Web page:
03/13/06               Gaurav Kumar/ Esha Palta           16
                       Node Weight

   Set weight of a Node = Indegree of the node
     As per prestige rankings nodes with multiple
      pointers to them get a higher prestige
     So, higher node weight corresponds to higher
      prestige
   Problem: Nodes with many in-edges result in
    skewed answers
          Subdue extreme node weights by using
           log(1+indegree)
   Node score Nscore = Average of node scores
    (root-node-weight +  leaf-node-weights)
03/13/06              Gaurav Kumar/ Esha Palta       17
                    Combining Scores

    Combining two independent metrics: node
     weight and edge weight
          Normalize each to 0-1
          Combine using weighting factor 
             Additive: (1- ) Escore +  Nscore

             Multiplicative:  Escore * Nscore
    Performance study to compare alternatives
     and to find reasonable values for 




03/13/06               Gaurav Kumar/ Esha Palta    18
                First Step – Symbol Table

The first step is to build a symbol table
This table is in the db and is not normalized
Example:
            Keyword    List of Matching Nodes
            Database   {NICDE_2, NVLDB_3, …}
            Search     {NBANKS1, NBANKS2, NDBXPLR,…}
            Rank       {NOBJRNK, NXRANK, NSPHSRCH, …}
            …

 03/13/06               Gaurav Kumar/ Esha Palta        19
                Searching for Best Answers

   Backward Expanding Search Algorithm:
          Assume: graph fits in memory
          Idea: find vertices from which a forward path exists to at
           least one node from each Si.
          Run concurrent single source shortest path algorithm
           from each node matching a keyword
               Create an iterator for each node matching a keyword
                   Traverse the graph edges in reverse direction

               Output a node whenever it is on the intersection of the sets
                of nodes reached from each keyword
   Answer trees may not be generated in
    relevance order
03/13/06                    Gaurav Kumar/ Esha Palta                   20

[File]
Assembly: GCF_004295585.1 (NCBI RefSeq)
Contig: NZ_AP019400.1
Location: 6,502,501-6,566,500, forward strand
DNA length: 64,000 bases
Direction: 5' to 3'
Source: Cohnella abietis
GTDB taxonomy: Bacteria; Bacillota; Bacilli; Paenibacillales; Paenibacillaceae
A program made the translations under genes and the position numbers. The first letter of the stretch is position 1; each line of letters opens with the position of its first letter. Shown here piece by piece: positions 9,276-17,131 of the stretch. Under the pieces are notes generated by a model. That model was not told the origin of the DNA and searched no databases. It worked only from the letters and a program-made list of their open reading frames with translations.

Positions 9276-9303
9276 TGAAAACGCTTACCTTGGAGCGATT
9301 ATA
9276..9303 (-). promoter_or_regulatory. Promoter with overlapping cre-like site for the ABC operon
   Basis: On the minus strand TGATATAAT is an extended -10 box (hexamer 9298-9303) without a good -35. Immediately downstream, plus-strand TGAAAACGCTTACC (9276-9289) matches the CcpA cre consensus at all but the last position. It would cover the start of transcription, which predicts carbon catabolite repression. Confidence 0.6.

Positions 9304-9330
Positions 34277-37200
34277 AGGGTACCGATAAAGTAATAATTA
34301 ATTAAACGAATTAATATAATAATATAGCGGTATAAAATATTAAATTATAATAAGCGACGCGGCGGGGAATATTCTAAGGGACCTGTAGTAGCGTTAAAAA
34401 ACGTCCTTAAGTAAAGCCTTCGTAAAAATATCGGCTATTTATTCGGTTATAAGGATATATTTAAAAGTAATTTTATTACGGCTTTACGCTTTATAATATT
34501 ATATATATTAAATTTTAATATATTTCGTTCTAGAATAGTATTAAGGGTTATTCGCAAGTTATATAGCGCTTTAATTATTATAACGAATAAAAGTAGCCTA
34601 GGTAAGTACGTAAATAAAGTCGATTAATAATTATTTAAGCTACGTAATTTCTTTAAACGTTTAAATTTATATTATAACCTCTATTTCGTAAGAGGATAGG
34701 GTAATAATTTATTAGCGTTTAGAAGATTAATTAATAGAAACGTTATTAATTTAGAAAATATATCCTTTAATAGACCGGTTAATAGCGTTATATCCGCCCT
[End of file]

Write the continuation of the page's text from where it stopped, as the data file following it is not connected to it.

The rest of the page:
Backward Expanding Search
 Query: sudarshan roy

   paper              MultiQuery Optimization




writes




 authors       S. Sudarshan                    Prasan Roy

 03/13/06           Gaurav Kumar/ Esha Palta
                               Iterators                    21
           BANKS Query Result Example
   Result of “Sudarshan Roy”




03/13/06          Gaurav Kumar/ Esha Palta   22
                     Result Ordering
   Answers need not be always in Relevance order



                This tree is output
  Better Root
   Missed
                                              2        2



            5                                      2
                         2                1




03/13/06                Gaurav Kumar/ Esha Palta           23
                  Result Ordering (contd…)

   Solution:
       Generate all connection trees and then sort them
              Increases computation costs and leads to a greatly increased
               time to generate initial results
       Create a small heap ordered on the relevance of the
        trees
              Output highest ranked tree from heap to user when heap is
               full
What about duplicate results?
       Maintain a list of generated results for duplicate
        detection
       Discard result according to relevance
03/13/06                    Gaurav Kumar/ Esha Palta                   24
           Experience and Performance

   BANKS provides keyword search coupled with